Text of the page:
Enter Shikari are always a blast when they hit the stage and when we caught up with the band at a recent show, we had the chance to chat with frontman Rou Reynolds. He expressed his enthusiasm about working on new material as well as topics he continually goes back to when writing. He also talked about his diverse influences when it comes to musical inspirations. Check out our full interview with Rou Reynolds of Enter Shikari below:

When performing onstage you have an explosive energy. Are you aware of the force you bring or is it more of a subconscious state of mind?

I always try to avoid cliché on this answer. It really is when you hear the music and you’re put in that environment, that’s the way you sort of react to it. I think because we’re on tour and we’re on very small cramped buses all the time so when you’re given all this large stage you’re sort of like, “Woohoo freedom!” [Laughs] I think it’s sort of the only way you keep fit and the music just takes hold.

When writing the previous album The Mindsweep, was there a topic or a theme that you found yourself going back to?

I guess just the simple concept of unity really. I know that’s such a wide term but that’s been the essential reason for our band’s existence. From day one, our first album, that was the main subject we touched on. In a world where there’s so much division still, class, race, sex, nationalism, creed, religion, there’s so many ways to divide people. I think music, for instance at a festival, people will come together indiscriminately just to celebrate being alive and that shared vulnerability we have when we listen to music. It’s such a beautiful thing and that’s the reason why we do it, music has been one thing that brought people together for like a millennia so we just continue to hold that torch I hope.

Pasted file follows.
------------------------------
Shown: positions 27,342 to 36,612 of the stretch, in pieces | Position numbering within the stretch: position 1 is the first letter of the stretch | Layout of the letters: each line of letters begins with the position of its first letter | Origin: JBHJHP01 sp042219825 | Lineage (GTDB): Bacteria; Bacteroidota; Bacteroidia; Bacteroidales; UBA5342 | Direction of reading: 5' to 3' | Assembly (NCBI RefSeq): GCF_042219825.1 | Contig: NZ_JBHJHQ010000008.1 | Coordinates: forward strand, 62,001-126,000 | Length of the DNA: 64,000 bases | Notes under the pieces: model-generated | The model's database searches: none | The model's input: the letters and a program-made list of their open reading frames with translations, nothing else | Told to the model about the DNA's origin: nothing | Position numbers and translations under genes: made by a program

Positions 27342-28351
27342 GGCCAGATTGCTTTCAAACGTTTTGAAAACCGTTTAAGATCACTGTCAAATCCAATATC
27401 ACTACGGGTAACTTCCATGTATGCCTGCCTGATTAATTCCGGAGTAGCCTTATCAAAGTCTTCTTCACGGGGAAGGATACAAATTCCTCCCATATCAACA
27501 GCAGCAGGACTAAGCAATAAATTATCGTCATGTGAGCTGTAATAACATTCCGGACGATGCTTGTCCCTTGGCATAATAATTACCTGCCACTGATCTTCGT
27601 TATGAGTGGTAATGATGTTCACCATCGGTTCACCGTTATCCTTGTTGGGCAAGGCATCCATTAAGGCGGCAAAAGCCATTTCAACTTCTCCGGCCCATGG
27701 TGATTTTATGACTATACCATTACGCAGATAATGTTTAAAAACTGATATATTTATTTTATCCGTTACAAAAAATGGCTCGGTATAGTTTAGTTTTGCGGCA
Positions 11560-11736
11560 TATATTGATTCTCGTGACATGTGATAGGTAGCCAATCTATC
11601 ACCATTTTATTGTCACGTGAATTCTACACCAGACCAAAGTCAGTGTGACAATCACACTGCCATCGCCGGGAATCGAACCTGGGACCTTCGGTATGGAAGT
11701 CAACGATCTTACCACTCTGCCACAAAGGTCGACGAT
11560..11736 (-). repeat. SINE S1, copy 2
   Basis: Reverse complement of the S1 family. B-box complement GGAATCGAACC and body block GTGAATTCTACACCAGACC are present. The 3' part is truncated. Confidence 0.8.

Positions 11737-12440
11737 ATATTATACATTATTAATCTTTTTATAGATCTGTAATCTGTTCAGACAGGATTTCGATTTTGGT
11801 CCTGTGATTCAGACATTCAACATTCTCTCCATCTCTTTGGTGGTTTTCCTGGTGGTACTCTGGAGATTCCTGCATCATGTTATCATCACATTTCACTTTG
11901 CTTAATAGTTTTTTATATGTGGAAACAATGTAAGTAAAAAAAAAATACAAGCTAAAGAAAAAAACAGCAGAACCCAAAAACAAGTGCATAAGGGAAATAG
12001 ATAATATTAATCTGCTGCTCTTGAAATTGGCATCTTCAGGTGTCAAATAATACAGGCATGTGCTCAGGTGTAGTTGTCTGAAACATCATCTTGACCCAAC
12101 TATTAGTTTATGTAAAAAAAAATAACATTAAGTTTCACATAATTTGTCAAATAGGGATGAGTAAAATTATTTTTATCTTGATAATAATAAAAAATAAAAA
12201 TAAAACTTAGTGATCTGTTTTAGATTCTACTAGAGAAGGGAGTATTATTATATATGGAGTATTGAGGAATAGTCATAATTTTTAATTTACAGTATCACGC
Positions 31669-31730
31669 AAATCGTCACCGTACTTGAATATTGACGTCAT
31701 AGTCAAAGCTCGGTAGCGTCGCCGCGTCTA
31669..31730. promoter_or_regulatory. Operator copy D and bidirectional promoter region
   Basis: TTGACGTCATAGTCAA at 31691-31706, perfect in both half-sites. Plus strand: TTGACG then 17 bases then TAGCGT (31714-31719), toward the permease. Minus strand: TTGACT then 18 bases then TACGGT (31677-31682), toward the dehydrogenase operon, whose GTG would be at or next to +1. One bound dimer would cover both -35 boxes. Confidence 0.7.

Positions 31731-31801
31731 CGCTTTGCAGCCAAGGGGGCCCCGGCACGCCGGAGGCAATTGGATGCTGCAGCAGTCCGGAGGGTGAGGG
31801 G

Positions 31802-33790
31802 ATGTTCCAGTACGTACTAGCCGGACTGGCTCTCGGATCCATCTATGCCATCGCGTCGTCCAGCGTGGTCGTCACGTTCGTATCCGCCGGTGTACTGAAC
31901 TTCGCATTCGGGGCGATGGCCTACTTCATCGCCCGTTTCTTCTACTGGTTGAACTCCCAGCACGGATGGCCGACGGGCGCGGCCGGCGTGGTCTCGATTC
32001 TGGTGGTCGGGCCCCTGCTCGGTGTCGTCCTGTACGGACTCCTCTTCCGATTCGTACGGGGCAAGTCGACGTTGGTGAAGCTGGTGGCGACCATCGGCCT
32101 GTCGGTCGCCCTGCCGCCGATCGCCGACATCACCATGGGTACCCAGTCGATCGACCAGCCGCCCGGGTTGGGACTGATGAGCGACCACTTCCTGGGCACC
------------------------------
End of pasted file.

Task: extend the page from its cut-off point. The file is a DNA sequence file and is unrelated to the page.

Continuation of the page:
Is there any progression on new material or any new ideas floating around?

Yeah we just started doing some demoing. We’ve got a track that we recorded “Redshift” that we’re sort of holding onto. We’ll release it at some point this year. We’re not going to be in the studio until November for the next album because we’re touring up until then in Australia and Japan. Demoing has been really cool. It feels like it’s going to be quite different. Every album of ours is quite a big progression for us. We like to have lots of diverse influences. It’s quite exciting.

You have other musical projects -- one of them being the Shikari Soundsystem. What is the satisfaction that this brings to you that differs from Enter Shikari?

It’s definitely less – I don’t want to say effort but it’s a smaller, chilled entity because mainly it’s just us DJing and producing in front of laptops so it’s purely electronic. It’s kind of heavily influenced by – I hate to use the acronym EDM but it’s drum and bass dubstep, electronica, garage and a lot of underground UK music basically. We just have a bit of fun really.

Is there anything musically that you haven’t done yet that you would like to do?

We’re very sort of fidgety. We don’t like playing the same thing over and over again and releasing the same songs that are very similar, it can get dull very quickly.  We’re constantly pushing ourselves, being influenced with different styles of music. We’re doing some stuff with some UK hip-hop artists soon which should be interesting. I used to play the trumpet. I used to be in orchestra at school and we still have all the brass in our music but I would love to do some orchestral stuff.

Our thanks to Rou Reynolds of Enter Shikari for the interview. Check out 'The Mindsweep' on iTunes.

Check Out Enter Shikari's Track "Redswift"